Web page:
To adequately and sufficiently address these issues in policy and in federal and local laws, we first need to address the inherent racism that’s influencing them. Voter turnout is crucial in doing so, because even smaller elections can help areas work for change. But the impact of voting policy, especially as it relates to voters of color, cannot be overlooked. According to a February 2021 report from the Brennan Center for Justice, legislators introduced four times the number of bills restricting voting access since February 2020 as compared to the previous year. These proposals include restrictions on mail voting, ending or restricting election day registration, and decreasing Sunday voter hours when many Black churches hold mass voter drives known as “Souls to the Polls.” This can create barriers, where many in these communities feel like they don’t have a say in what happens at their local level, says Dr. Ratliff.
“We have policy makers who are uncomfortable with people of all races having equal access to some of these important aid programs, and that’s an unfortunate legacy that just makes all of our policy making that much more complicated and unjust,” Nina F. Ichikawa, the executive director of the Berkeley Food Institute at UC Berkeley, tells SELF.
2. Pay a fair and liveable wage for work.
The federal minimum wage is $7.25 per hour, which has not changed since 2009. Some workers make even less than that, including tipped workers and agriculture workers.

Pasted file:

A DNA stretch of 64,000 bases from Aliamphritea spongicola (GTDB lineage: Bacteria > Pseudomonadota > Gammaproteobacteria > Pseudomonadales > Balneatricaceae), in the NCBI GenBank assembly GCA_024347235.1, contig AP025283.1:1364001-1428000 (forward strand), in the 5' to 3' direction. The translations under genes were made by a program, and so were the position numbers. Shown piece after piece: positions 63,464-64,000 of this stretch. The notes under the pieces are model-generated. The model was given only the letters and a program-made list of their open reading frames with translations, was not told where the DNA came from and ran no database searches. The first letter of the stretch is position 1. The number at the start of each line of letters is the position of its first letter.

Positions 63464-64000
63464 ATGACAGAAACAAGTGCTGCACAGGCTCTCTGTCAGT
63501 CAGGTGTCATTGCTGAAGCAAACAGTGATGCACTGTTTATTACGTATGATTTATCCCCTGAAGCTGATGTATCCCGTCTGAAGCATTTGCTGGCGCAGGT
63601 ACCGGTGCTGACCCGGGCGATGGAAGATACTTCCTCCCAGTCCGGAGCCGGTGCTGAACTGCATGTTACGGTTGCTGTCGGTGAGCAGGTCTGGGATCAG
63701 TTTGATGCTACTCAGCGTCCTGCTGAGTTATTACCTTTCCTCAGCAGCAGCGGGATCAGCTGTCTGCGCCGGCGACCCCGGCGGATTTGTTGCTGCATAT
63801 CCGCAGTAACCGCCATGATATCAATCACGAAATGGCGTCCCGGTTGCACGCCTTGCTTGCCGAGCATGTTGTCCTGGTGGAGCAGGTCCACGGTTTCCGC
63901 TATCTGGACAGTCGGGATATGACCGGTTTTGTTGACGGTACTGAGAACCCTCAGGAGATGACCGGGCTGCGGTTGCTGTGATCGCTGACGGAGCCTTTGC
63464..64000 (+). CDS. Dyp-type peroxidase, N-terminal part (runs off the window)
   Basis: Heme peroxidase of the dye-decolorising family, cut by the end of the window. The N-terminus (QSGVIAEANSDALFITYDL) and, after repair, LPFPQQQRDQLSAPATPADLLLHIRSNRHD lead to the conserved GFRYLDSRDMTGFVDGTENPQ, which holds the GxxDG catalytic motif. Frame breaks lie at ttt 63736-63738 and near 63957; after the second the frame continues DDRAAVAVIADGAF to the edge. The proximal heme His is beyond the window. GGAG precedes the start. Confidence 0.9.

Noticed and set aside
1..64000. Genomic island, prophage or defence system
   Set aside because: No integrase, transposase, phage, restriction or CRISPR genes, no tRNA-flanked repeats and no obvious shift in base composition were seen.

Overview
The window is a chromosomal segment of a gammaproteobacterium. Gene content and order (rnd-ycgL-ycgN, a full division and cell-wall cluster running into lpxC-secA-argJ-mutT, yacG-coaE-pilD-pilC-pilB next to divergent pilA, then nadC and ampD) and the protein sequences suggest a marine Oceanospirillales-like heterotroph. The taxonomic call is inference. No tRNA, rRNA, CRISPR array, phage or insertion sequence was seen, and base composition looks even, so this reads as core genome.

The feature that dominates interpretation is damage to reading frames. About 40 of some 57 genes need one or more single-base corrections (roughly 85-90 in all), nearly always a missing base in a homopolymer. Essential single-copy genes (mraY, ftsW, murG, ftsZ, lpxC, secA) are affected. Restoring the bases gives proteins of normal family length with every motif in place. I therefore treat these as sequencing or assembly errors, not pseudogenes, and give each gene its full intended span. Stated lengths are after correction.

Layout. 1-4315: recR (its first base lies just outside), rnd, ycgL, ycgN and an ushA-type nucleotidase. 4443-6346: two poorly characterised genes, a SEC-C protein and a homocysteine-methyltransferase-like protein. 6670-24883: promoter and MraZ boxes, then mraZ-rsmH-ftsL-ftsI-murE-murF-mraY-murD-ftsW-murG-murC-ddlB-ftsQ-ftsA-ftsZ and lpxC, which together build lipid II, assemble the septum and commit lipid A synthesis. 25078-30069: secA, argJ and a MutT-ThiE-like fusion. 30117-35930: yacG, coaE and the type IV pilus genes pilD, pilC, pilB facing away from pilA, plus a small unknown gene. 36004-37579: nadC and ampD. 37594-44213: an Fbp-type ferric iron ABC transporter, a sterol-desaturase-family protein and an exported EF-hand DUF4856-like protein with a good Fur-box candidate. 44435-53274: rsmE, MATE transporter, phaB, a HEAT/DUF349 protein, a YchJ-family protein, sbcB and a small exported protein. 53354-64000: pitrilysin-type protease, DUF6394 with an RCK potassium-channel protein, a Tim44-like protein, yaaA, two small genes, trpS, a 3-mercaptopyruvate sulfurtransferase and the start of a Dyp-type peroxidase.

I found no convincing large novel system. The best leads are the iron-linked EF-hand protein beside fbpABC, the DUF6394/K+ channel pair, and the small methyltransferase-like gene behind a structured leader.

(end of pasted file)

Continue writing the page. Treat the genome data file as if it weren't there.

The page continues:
When wages are low, people’s paychecks must stretch to cover all of the necessities, including food, shelter, transportation, or medication. As it stands now, some agriculture workers can’t afford to buy the food they plant, harvest, and help distribute across the country.
“We can’t keep paying people less and less and then scrambling to find food for them to avoid hunger,” Ichikawa says. “It’s a disempowering and ultimately counterproductive strategy.”
And the pandemic has only magnified these issues for people in low-income households who were already struggling to meet their basic needs, according to a 2020 study published in Nutrients. In the study, which included nearly 1,500 people with incomes less than 250% of the federal poverty line ($26,200 for a family of four), researchers found that 44% of participants were food insecure in the early days of the COVID-19 pandemic. The adults dealing with food insecurity were also more likely to have their hours reduced at work, and were more likely to say they’d lose their jobs if they missed too many days of work.
Experts say now more than ever is the time for lawmakers to raise the federal minimum wage. “Being able to put money in the hands of people who need it to be able to get food is the most efficient way for families to be able to get out of food insecurity,” Nguyen says. What’s more, if people made more money at one job, they’d also have more time to grocery shop and cook, Ichikawa says—two time-related factors which can play a role in the quality of food people eat.
While there had been some movement on this at the federal level with the introduction of the American Rescue Plan, the provision to increase the federal minimum wage to $15 per hour was removed before the plan passed. More push to increase the minimum wage has taken place at the state level, or by large businesses themselves, who have declared raises to their minimum wage. For instance, in July, Target increased its minimum wage to $15 an hour. And just in February, Costco announced it was raising its rate to $16 an hour.